First, we decline to hold that merely living in the boundaries of a school corporation can form the basis of a contract. Moreover, even if we were to agree with McIntire with regard to the existence of a contract between her and the School Corporation, she develops no argument with regard to how the School Corporation breached the contract, as her children were allowed to attend the School Corporation's schools.

Instead, McIntire argues that the contract she allegedly entered into with the School Corporation was improper because it was based on the payment of unconstitutional school fees. We conclude that McIntire's complaint is not based on contract; it simply claims that the actions of the School Corporation in charging the fees were unconstitutional. But our conclusion does not mean that we agree with the trial court that McIntire's claim sounds in tort and is therefore subject to the notice requirements of the ITCA.

II. ITCA Notice Not Required

The trial court concluded that McIntire's claim sounded in tort and that her claim was therefore barred because she admittedly did not comply with the notice requirements of the ITCA. “In general, the ITCA requires notice of claims against governmental entities and public employees to be given soon after the event.” Cantrell v. Morris, 849 N.E.2d 488, 495 (Ind.2006). The applicability of the ITCA to constitutional claims was recently addressed by this court in Hoagland v. Franklin Township Community School Corp., 10 N.E.3d 1034 (Ind.Ct.App.2014), trans. pending,2 which involved the same School Corporation in the case currently before us.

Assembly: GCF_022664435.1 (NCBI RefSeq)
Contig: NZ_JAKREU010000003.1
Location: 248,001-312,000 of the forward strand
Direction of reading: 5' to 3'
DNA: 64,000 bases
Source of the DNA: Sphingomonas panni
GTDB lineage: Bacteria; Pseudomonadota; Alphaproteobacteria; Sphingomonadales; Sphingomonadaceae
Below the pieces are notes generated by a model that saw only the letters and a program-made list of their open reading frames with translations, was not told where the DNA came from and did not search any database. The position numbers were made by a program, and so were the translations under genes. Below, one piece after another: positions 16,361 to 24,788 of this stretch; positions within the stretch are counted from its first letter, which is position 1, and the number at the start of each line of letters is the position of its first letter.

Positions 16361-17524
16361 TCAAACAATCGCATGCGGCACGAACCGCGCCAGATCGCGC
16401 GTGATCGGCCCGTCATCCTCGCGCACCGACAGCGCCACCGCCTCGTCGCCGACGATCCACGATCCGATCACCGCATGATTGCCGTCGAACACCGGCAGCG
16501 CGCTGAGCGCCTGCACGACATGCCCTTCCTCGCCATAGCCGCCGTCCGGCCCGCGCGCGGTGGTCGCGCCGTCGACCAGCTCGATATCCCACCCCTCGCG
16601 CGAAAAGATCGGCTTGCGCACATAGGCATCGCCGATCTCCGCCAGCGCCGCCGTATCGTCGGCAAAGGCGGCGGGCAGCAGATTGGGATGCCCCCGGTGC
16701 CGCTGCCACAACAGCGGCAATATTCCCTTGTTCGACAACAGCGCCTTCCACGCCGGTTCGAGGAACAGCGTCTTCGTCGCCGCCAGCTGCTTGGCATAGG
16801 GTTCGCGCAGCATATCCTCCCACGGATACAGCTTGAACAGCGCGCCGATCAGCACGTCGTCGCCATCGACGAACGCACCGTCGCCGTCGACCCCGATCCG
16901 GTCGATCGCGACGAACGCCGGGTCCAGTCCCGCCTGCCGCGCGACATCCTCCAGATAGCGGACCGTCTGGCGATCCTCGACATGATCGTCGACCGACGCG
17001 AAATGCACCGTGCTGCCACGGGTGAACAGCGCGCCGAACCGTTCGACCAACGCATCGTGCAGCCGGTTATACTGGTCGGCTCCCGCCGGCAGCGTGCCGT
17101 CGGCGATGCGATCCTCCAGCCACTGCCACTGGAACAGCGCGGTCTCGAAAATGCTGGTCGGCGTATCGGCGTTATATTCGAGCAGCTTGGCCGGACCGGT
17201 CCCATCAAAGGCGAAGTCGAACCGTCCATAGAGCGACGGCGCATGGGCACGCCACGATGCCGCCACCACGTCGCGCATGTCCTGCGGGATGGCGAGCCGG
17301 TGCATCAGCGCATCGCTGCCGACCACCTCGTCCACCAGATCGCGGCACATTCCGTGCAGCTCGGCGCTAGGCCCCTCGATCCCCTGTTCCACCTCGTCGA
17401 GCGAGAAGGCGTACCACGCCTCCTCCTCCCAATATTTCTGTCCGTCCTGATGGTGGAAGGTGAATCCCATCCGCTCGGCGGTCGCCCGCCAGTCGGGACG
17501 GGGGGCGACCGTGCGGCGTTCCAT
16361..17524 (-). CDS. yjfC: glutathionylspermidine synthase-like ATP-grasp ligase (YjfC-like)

At issue in Hoagland was the decision of the School Corporation to end transportation, i.e. bussing, for students during the 2011–2012 school year. The School Corporation instead sold, for $1.00, all of its transportation equipment, including its school busses, to Central Indiana Educational Service Center (“CIESC”). CIESC then offered transportation for students whose parents agreed to pay $475, plus a $20 non-refundable deposit, per student, with transportation for each additional child costing an additional $405. Despite an opinion from the Indiana Attorney General that this plan was unconstitutional under the Education Clause of the Indiana Constitution, as construed by our supreme court in Nagy v. Evansville–Vanderburgh School Corp., 844 N.E.2d 481 (Ind.2006), the School Corporation proceeded with its plan. This left parents of students in Franklin Township with the choice of paying the transportation fee, or making alternative arrangements to transport their children to and from school.

The plaintiff, Hoagland, whose children qualified for the federal free-and-reduced-lunch program, opted to take her two children to and from school instead of pay the $900 in transportation fees that would have allowed her children to ride the school bus. After the Indiana Attorney General issued another opinion stating that the School Corporation's arrangement with CIESC was unconstitutional, Hoagland filed a class-action claim against the School Corporation and CIESC, alleging that the transportation arrangement was unlawful and seeking declaratory, injunctive, and monetary relief.3 After Hoagland's suit was filed, the School Corporation reversed course and began to offer bussing to its students at no charge. By the time the case arrived on appeal to this court,4 the issues remaining were: (1) whether the ITCA barred the plaintiffs' claims; (2) whether the plaintiffs were entitled to monetary damages under the Indiana Constitution; and (3) whether the School Corporation had violated the Education Clause of the Indiana Constitution.

With regard to the first issue, this court agreed with the plaintiff that she was asserting a state constitutional claim, not a tort claim, and that she did not have to file a notice under the ITCA. We wrote: